analysis and a terrorism exercise. The case study is based on the 9/11 events in New York
City. The terrorism exercise is a 12-hour tabletop exercise specifically tailored to the area the
training is being given. The audience is by invite only and usually includes about 75 people.
FHWA, Military Power Platforms – The Military Power Platforms are 17 tabletop exercises
held throughout 2002 by FHWA for military personnel. They focus on military deployment
during a disaster. In addition, military personnel will be trained on how to deal with civilians
during such an incident. State DOTs are currently not privy to this training.
FHWA, Vulnerability Assessment Workshops – The FHWA Office of Bridge Technology is
sponsoring four Workshops on Vulnerability Assessment. The AASHTO Vulnerability
Assessment Guide will be used as the basis for this training. FHWA will develop and provide
the training to staff, who will then provide it to appropriate state and local transportation officials.
FHWA, Internal Staff Training – FHWA is developing a “mini-briefing” security training
package for FHWA personnel. Topics identified for this training include:
• Federal response plan
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• Continuity of operations
• Incident command system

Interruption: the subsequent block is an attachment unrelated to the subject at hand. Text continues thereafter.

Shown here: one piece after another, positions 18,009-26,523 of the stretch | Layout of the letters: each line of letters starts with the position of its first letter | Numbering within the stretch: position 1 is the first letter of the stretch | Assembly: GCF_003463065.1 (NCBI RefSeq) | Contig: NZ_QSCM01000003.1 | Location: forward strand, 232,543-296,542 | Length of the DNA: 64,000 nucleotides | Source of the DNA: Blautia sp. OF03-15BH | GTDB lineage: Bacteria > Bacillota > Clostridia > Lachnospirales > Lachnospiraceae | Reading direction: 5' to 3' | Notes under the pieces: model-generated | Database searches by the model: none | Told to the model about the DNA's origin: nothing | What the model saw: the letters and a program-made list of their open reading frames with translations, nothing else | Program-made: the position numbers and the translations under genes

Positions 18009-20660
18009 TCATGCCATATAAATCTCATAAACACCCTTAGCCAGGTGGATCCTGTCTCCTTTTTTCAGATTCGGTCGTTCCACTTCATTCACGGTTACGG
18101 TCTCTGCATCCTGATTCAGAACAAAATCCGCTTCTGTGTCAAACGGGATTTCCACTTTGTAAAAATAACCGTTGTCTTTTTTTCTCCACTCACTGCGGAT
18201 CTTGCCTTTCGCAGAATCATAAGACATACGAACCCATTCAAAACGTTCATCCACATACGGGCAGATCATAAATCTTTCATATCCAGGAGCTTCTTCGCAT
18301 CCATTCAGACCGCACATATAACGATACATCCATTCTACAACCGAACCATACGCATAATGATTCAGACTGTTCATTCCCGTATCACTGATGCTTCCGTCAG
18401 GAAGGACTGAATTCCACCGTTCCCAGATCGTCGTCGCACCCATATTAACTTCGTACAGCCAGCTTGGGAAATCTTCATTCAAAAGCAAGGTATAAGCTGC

• Unified command system
• Homeland security advisory system
Although this training is still in the developmental stage, FHWA is willing to share the final
products with interested states.
AASHTO, Guide to Highway Vulnerability Assessment – AASHTO funded the development
of a Guide to Highway Vulnerability Assessment. Much of the information in the report is a
direct result of dialogue with state DOTs and is intended to assist these agencies in vulnerability
assessments. The Guide is available on the AASHTO website ( www.aashto.org) for DOT use.
It is unclear how many states have used this resource but it rarely arose in DOT survey
AASHTO, Guide to Updating Highway Emergency Response Plans for Terrorist Incidents
– AASHTO funded the development of the Guide to Updating Highway Emergency Response
Plans for Terrorist Incidents. The guide focuses on providing DOTs a blueprint to updating
emergency response plans given the development of weapons of mass destruction terrorist
threats. The Guide is available on the AASHTO website for DOT use. It is unclear how many